AN ENEMY IN OUR PALACES

And this man shall be the peace, when the Assyrian shall come into our land: and when he shall tread in our palaces, then shall we raise against him seven shepherds, and eight principal men. 

Micah 5:5

  1. The Subtle Comer 

First, “into our land”; then, “in our palaces”: the Assyrian, the enemy.  He has his eyes ultimately on your palaces when he begins so ‘peacefully’ to enter your land.  The enemy you welcome into your space might sooner be your ruler.  Too late then to cast him out.  He shall have become too strong for you.

Into the land, he ‘comes’; in the palaces, he ‘treads.’  The coming might be peaceful and touristic, but the treading certainly thoughtless and audacious.  Plan. Strategy. Time.

Into your sanctuary he comes as donor, as deacon, or even as a most willing janitor; then he proceeds to tread your prided palaces, your altars, your souls.  Into your home he comes as hardworking helper and friend, then when he has stolen hearts enough, like tricky Absalom (2 Samuel 15:6), in the hallowed throne-room and bedroom he treads (Acts 16:16-19; Judges 16:15-17).

O God, open our eyes. And we hereafter shut the gates against him. Amen.

  1. Palaces at Future Risk 

Note the plural noun: “palaces” – not ‘palace.’  How can multiple palaces be at risk to one Assyrian comer?  Even if he were to rule, on how many thrones can he sit at a time? The implications are unpleasant: thrones and sub-thrones colonized in consecutive tenures; an Assyrian dynasty and Assyrian colonies – presidencies, parliaments, chieftaincies and councils; in palaces small and big, all over the place, in politics and in the economy; in the nation, the states, the provinces, the streets, the schools and market places, until the mere ‘comer’ of yesterday has become a mindless ‘tread-er.’  One comer, many tragedies; just one past comer, now many future woes.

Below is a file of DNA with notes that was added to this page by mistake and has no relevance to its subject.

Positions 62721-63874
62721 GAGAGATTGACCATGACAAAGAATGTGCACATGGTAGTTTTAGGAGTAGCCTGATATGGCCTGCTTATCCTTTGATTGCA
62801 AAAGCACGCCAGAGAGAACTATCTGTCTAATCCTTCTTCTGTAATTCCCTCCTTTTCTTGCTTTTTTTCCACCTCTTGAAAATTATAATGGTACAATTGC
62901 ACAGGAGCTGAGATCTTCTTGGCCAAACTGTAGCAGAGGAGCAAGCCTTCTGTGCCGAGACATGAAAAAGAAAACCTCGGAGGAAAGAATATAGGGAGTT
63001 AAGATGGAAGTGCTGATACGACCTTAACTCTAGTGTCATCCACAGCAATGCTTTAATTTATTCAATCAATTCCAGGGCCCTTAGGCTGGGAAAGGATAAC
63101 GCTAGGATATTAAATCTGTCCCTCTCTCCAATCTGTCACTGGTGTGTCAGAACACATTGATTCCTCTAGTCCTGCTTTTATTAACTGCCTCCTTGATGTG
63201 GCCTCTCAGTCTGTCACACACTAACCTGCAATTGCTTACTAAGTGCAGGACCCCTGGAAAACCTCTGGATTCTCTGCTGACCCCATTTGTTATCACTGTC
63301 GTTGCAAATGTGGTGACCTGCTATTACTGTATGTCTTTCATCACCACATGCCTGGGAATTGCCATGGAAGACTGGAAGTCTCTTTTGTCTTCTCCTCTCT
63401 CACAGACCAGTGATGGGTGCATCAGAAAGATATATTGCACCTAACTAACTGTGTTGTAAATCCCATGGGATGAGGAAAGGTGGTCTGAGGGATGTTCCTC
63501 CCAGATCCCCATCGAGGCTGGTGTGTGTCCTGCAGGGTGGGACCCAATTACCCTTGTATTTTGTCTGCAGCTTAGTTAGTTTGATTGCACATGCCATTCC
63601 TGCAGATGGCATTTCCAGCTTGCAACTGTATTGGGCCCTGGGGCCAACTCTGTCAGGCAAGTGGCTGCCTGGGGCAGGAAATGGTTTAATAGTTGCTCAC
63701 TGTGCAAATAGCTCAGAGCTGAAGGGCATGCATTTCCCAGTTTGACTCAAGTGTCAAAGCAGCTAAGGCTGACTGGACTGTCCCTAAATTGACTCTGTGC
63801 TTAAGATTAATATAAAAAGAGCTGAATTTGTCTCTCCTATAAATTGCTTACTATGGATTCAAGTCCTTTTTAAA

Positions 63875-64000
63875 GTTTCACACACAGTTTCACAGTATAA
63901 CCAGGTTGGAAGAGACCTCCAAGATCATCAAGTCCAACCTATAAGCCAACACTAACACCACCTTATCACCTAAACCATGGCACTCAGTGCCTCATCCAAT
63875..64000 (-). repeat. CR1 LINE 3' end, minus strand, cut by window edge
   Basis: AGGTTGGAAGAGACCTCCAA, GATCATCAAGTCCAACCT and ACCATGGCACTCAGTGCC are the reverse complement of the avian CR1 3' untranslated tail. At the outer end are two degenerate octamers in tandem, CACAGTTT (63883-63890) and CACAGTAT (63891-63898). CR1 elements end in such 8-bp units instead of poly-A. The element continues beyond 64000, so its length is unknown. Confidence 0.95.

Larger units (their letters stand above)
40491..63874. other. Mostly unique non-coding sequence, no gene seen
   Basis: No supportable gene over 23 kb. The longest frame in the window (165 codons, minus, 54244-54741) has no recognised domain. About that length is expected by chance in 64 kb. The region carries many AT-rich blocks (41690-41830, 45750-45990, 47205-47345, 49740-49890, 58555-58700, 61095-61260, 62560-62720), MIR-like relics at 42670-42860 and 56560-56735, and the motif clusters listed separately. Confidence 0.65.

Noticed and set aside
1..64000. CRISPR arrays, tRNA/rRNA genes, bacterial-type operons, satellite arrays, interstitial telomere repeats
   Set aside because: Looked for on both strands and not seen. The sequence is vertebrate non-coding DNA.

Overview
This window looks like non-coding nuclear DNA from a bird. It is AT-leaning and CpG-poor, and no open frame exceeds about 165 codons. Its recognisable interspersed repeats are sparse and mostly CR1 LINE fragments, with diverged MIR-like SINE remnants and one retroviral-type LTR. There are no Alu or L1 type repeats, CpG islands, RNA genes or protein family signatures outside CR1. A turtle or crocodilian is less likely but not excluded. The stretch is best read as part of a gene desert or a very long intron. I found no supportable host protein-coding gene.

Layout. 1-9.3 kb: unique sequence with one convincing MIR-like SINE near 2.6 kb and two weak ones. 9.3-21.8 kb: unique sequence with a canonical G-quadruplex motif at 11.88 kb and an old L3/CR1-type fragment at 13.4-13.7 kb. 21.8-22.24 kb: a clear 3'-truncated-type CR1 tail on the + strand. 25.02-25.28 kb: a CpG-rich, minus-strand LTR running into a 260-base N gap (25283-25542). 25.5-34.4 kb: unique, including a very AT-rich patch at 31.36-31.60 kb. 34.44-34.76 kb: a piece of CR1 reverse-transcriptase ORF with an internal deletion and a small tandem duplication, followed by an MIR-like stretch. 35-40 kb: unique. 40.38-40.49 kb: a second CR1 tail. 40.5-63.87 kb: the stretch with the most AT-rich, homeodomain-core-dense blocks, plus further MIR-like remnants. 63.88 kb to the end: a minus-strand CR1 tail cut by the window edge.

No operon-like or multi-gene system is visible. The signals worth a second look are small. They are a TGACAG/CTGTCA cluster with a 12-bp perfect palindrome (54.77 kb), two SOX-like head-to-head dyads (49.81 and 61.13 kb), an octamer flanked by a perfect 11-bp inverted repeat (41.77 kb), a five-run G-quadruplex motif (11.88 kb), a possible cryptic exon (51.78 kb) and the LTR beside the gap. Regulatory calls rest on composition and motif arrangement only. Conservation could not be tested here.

1. Who Shall Save Us? 

How will God deal with this progressive invasion of “our land” – our heritage?  God won’t; we will, with a man of peace supported by a team of seven shepherds and eight principal men; sixteen men altogether, to deal with one trespasser grown strong in a land that is not his; shepherds from the altar and princes from the throne, in that season when the treading will have become so bitter that thrones will gladly align with altars, and altars with thrones, that the palaces be rid of the Assyrian invader (Judges 6:6-8).

  1. Where are the Messiahs, O Lord, and When? 

How are we going to find the messiahs?  “Then shall we raise…” – they shall be raised.  They will not fall from the sky.  Raising means process, which means time, which means experienced trainers, which means commitment – in that season when men of faith shall have learned to work their faith, as prayers alone will not be the practical response to stubborn trespassers and their mindless violations.

How shall we know when the times comes? “Then…”  If we should be unable to tell that time from the signs in the sky, we will by the bitter abomination of desolation in the holy palace… (Mark 13:14).

  1. Friend of Foe?